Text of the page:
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[uh-pree-shee-eyt] /əˈpri ʃiˌeɪt/
verb (used with object), appreciated, appreciating.
to be grateful or thankful for:
They appreciated his thoughtfulness.
to value or regard highly; place a high estimate on:
to appreciate good wine.
to be fully conscious of; be aware of; detect:
to appreciate the dangers of a situation.
to raise in value.
verb (used without object), appreciated, appreciating.
to increase in value:
Property values appreciated yearly.
Origin of appreciate
1645-55; < Medieval Latin appreciātus valued, appraised, Late Latin appretiātus (past participle of appretiāre) appraised, equivalent to Latin ap- ap-1 + preti(um) price + -ātus -ate1
Related forms
appreciatingly, adverb
appreciator, noun
self-appreciating, adjective
unappreciated, adjective
unappreciating, adjective
well-appreciated, adjective
2. Appreciate, esteem, prize, value imply holding something in high regard. To appreciate is to exercise wise judgment, delicate perception, and keen insight in realizing the worth of something. To esteem is to feel respect combined with a warm, kindly feeling. To value is to attach importance to a thing because of its worth (material or otherwise). To prize is to value highly and cherish. Unabridged
Based on the Random House Dictionary, © Random House, Inc. 2015.
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Examples from the Web for unappreciated
Contemporary Examples
Historical Examples
  • Our unemancipated, unappreciated Martha was quite delightful to us.

    The Retrospect Ada Cambridge
  • A blessing which is easily won is likely to be unappreciated.

    Sermons Clement Bailhache
  • He was suffering from that dreadful, hopeless anger which falls upon the unappreciated.

  • It is part of woman's lot to do a large amount of unappreciated work.

    The Home at Greylock Elizabeth Prentiss
  • He was not for ever complaining that he was unappreciated and underestimated.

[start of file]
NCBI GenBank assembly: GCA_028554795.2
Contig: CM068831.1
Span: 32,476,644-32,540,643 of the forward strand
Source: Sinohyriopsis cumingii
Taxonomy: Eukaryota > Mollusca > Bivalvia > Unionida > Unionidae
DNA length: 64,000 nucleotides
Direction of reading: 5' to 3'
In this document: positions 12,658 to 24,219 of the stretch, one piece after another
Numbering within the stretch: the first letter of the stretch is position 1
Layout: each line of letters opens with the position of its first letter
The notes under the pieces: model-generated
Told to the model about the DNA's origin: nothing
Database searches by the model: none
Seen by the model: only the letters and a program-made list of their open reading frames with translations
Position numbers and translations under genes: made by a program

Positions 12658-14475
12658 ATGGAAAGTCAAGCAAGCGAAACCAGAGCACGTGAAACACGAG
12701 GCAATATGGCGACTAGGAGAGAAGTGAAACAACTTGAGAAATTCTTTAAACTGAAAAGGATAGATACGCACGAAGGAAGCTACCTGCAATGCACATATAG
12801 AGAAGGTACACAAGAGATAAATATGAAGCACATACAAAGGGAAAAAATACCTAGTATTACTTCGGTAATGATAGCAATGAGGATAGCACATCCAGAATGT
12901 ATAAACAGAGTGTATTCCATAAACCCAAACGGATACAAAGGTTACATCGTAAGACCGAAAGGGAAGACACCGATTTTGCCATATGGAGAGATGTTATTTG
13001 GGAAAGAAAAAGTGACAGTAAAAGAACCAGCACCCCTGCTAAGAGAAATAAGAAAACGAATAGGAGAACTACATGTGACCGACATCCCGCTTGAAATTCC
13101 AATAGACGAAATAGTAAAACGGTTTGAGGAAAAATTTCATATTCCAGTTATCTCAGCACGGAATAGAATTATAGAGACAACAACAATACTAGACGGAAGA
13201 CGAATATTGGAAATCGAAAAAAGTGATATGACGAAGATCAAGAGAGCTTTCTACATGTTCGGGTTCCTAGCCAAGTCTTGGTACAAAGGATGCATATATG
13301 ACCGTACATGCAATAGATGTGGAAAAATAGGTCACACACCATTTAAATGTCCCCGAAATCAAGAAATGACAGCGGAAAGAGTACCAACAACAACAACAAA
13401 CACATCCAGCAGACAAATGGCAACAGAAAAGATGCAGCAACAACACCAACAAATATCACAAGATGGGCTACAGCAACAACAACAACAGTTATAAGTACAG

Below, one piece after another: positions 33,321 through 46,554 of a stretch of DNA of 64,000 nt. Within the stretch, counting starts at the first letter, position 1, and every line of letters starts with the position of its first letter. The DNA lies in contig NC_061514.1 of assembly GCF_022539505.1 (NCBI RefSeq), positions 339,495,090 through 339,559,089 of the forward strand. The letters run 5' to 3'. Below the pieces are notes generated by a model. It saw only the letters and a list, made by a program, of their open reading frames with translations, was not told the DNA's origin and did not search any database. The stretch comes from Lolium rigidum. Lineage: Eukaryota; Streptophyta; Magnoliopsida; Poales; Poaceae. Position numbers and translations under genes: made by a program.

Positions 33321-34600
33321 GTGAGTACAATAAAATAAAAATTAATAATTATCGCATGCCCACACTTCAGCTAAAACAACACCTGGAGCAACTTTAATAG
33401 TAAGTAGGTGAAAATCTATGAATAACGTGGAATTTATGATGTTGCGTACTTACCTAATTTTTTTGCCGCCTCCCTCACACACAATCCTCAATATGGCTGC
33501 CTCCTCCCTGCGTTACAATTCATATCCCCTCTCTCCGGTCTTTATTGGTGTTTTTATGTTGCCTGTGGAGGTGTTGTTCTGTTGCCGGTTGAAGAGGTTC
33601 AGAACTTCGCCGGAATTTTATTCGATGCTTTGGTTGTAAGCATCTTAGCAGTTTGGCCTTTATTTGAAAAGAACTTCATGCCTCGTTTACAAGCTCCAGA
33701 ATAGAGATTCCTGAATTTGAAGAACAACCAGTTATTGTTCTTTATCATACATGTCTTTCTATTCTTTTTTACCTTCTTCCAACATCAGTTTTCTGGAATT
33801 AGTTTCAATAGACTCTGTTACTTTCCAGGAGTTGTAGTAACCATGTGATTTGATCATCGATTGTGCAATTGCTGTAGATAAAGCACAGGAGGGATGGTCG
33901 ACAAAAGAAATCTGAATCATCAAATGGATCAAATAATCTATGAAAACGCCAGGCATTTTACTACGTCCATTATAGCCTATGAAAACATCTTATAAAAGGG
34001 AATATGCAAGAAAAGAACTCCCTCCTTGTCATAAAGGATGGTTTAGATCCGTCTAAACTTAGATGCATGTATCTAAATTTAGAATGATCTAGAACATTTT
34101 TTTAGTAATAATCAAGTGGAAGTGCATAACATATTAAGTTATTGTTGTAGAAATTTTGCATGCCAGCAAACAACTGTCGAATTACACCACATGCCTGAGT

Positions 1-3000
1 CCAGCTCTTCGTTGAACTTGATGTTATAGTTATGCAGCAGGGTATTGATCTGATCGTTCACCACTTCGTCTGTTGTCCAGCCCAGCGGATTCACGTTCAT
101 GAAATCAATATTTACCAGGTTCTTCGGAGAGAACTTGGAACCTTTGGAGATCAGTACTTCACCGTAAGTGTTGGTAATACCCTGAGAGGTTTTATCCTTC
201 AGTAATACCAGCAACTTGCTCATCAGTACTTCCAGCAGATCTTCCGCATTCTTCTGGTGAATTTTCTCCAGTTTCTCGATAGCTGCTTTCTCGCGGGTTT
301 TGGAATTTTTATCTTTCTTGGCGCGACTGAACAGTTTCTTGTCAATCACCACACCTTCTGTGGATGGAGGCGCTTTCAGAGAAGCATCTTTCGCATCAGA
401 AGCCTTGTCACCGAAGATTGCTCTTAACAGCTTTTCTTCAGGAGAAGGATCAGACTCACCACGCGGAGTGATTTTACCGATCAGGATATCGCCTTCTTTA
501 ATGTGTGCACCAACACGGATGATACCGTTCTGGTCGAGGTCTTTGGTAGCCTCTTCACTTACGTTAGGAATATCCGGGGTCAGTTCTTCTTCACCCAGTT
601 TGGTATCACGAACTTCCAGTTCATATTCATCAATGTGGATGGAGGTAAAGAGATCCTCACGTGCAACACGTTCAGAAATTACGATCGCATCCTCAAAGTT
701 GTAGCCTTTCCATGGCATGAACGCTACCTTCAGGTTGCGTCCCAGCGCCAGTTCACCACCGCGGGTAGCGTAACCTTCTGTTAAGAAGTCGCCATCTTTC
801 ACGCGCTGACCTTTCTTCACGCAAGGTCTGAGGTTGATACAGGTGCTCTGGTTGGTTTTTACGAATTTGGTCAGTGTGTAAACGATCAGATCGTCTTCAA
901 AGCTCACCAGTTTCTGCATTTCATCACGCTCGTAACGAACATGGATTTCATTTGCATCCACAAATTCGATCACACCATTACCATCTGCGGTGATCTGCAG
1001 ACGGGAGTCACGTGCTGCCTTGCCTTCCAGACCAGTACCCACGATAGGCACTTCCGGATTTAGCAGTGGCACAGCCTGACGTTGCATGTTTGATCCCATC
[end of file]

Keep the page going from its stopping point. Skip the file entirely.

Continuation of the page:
Joyous Gard Arthur Christopher Benson
  • Nor can you find that they were unappreciated by their contemporaries.

  • All her efforts were unappreciated and misunderstood, and it was a hard task to follow out what she conceived to be her duty.

    Walt Whitman in Mickle Street Elizabeth Leavitt Keller
  • He began to see himself as a wronged and unappreciated father.

    Poor White Sherwood Anderson
British Dictionary definitions for unappreciated


/ˌʌnəˈpriːʃɪˌeɪtɪd, -sɪ-/
not given or shown thanks or gratitude
Derived Forms
unappreciative, adjective


/əˈpriːʃɪˌeɪt; -sɪ-/
verb (mainly transitive)
to feel thankful or grateful for: to appreciate a favour
(may take a clause as object) to take full or sufficient account of: to appreciate a problem
to value highly: to appreciate Shakespeare
(usually intransitive) to raise or increase in value
Derived Forms
appreciator, noun
Word Origin
C17: from Medieval Latin appretiāre to value, prize, from Latin pretiumprice
Collins English Dictionary - Complete & Unabridged 2012 Digital Edition
© William Collins Sons & Co. Ltd. 1979, 1986 © HarperCollins
Publishers 1998, 2000, 2003, 2005, 2006, 2007, 2009, 2012
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Word Origin and History for unappreciated

1809, from un- (1) "not" + past participle of appreciate.



1650s, "to esteem or value highly," from Late Latin appretiatus, past participle of appretiare "to set a price to" (see appraise). Meaning "to rise in value" (intransitive) first recorded 1789. Related: Appreciated; appreciating.

Online Etymology Dictionary, © 2010 Douglas Harper
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